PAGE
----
The Measurement of Household Welfare

Overview

The measurement of household welfare is one of the most compelling yet demanding areas in economics. To place the analysis of inequality and poverty within an economic framework where individuals are making decisions about current and lifetime incomes and expenditures is a difficult task. This is made all the more challenging by the complexity of the decision making process in which households are involved, and the variety of constraints that they face. Issues which are important and topical are addressed in this...
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Overview

The measurement of household welfare is one of the most compelling yet demanding areas in economics. To place the analysis of inequality and poverty within an economic framework where individuals are making decisions about current and lifetime incomes and expenditures is a difficult task. This is made all the more challenging by the complexity of the decision making process in which households are involved, and the variety of constraints that they face. Issues which are important and topical are addressed in this volume by contributions from experts from Europe, North America, and Australia. A unifying theme is the strong relationship between the theoretical concepts from microeconomics and the appropriate use of micro data in evaluating household welfare. This book will be of interest to advanced students and active researchers in microeconomics, public economics, applied microeconometrics, and social policy.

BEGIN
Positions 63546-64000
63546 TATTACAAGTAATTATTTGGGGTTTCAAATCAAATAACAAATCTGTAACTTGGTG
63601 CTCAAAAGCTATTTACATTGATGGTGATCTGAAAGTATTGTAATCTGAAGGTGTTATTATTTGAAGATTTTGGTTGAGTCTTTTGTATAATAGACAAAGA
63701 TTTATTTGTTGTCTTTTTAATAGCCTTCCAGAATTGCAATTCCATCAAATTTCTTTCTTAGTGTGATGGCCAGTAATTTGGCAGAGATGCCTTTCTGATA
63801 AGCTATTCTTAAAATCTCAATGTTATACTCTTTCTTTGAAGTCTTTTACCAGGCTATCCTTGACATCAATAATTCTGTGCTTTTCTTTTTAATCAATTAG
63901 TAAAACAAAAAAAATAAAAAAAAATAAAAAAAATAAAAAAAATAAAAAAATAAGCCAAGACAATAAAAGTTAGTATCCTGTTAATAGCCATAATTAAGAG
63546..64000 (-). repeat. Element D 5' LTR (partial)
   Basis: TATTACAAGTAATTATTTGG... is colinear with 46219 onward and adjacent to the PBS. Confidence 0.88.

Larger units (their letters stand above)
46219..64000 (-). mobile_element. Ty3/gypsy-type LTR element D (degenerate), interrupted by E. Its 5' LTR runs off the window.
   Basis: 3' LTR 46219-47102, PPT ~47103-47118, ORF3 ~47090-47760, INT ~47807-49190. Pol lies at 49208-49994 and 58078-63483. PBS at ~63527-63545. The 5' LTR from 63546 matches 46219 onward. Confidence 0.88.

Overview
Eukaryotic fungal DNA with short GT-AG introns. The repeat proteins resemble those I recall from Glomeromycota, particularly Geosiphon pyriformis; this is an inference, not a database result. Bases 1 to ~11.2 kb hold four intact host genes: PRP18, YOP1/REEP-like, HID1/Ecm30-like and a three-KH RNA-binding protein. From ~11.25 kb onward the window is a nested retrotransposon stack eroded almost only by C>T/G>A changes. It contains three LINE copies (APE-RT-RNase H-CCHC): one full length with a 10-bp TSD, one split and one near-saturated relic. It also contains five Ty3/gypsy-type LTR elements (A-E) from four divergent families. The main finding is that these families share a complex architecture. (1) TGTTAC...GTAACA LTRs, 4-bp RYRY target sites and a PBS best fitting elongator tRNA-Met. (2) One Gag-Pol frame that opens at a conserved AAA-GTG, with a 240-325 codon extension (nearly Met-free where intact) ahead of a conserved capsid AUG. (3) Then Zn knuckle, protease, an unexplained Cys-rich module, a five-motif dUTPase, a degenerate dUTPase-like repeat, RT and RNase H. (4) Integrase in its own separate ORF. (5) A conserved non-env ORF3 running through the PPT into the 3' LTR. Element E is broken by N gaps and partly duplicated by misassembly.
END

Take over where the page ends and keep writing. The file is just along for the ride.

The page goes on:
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Product Details

  • ISBN-13: 9780521118897
  • Publisher: Cambridge University Press
  • Publication date: 9/3/2009
  • Pages: 296
  • Product dimensions: 6.00 (w) x 9.00 (h) x 0.80 (d)

Table of Contents

List of contributors
1 An introduction to applied welfare analysis 1
2 Measuring the cost of children: a theoretical framework 51
3 The collective approach to household behaviour 70
4 Ordinal and cardinal utility: an integration of the two dimensions of the welfare concept 86
5 The determination of welfare in nonintact families 111
6 Female labour supply, housework and family welfare 140
7 Engel equivalence scales in Sri Lanka: exactness, specification, measurement error 164
8 Measuring the life-cycle consumption costs of children 192
9 Family fortunes in the 1970s and 1980s 215
10 Ethically-consistent welfare prescriptions are reference price-independent 247
11 The effect of systematic misperception of income on the subjective poverty line 265
Index of names 275
Index of subjects 278
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